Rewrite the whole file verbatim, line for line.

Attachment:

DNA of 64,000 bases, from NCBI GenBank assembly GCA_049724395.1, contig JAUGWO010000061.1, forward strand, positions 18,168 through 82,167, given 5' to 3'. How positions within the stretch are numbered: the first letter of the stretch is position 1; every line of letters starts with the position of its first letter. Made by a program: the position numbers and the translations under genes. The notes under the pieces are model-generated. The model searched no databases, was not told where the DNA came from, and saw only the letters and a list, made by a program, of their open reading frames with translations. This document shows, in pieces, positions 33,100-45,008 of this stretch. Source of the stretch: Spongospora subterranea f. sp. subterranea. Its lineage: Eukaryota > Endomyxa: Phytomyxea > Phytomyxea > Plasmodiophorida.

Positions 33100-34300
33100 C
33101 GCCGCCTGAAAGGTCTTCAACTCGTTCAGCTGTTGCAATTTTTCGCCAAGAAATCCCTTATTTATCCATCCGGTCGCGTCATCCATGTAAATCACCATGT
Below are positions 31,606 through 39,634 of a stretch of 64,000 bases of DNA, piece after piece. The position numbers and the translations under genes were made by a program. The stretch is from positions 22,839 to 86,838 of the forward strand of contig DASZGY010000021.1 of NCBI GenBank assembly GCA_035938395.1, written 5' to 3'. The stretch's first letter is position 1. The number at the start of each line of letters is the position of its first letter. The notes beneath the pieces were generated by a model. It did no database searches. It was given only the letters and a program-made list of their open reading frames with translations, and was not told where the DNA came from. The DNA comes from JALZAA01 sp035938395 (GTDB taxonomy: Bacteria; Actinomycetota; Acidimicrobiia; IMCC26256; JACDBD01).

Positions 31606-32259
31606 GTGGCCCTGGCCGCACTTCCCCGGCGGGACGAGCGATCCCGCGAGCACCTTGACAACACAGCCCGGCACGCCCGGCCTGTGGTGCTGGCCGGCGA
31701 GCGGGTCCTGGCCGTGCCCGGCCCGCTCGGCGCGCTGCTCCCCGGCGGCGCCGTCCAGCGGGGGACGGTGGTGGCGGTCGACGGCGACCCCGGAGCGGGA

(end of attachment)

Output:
DNA of 64,000 bases, from NCBI GenBank assembly GCA_049724395.1, contig JAUGWO010000061.1, forward strand, positions 18,168 through 82,167, given 5' to 3'. How positions within the stretch are numbered: the first letter of the stretch is position 1; every line of letters starts with the position of its first letter. Made by a program: the position numbers and the translations under genes. The notes under the pieces are model-generated. The model searched no databases, was not told where the DNA came from, and saw only the letters and a list, made by a program, of their open reading frames with translations. This document shows, in pieces, positions 33,100-45,008 of this stretch. Source of the stretch: Spongospora subterranea f. sp. subterranea. Its lineage: Eukaryota > Endomyxa: Phytomyxea > Phytomyxea > Plasmodiophorida.

Positions 33100-34300
33100 C
33101 GCCGCCTGAAAGGTCTTCAACTCGTTCAGCTGTTGCAATTTTTCGCCAAGAAATCCCTTATTTATCCATCCGGTCGCGTCATCCATGTAAATCACCATGT
Below are positions 31,606 through 39,634 of a stretch of 64,000 bases of DNA, piece after piece. The position numbers and the translations under genes were made by a program. The stretch is from positions 22,839 to 86,838 of the forward strand of contig DASZGY010000021.1 of NCBI GenBank assembly GCA_035938395.1, written 5' to 3'. The stretch's first letter is position 1. The number at the start of each line of letters is the position of its first letter. The notes beneath the pieces were generated by a model. It did no database searches. It was given only the letters and a program-made list of their open reading frames with translations, and was not told where the DNA came from. The DNA comes from JALZAA01 sp035938395 (GTDB taxonomy: Bacteria; Actinomycetota; Acidimicrobiia; IMCC26256; JACDBD01).

Positions 31606-32259
31606 GTGGCCCTGGCCGCACTTCCCCGGCGGGACGAGCGATCCCGCGAGCACCTTGACAACACAGCCCGGCACGCCCGGCCTGTGGTGCTGGCCGGCGA
31701 GCGGGTCCTGGCCGTGCCCGGCCCGCTCGGCGCGCTGCTCCCCGGCGGCGCCGTCCAGCGGGGGACGGTGGTGGCGGTCGACGGCGACCCCGGAGCGGGA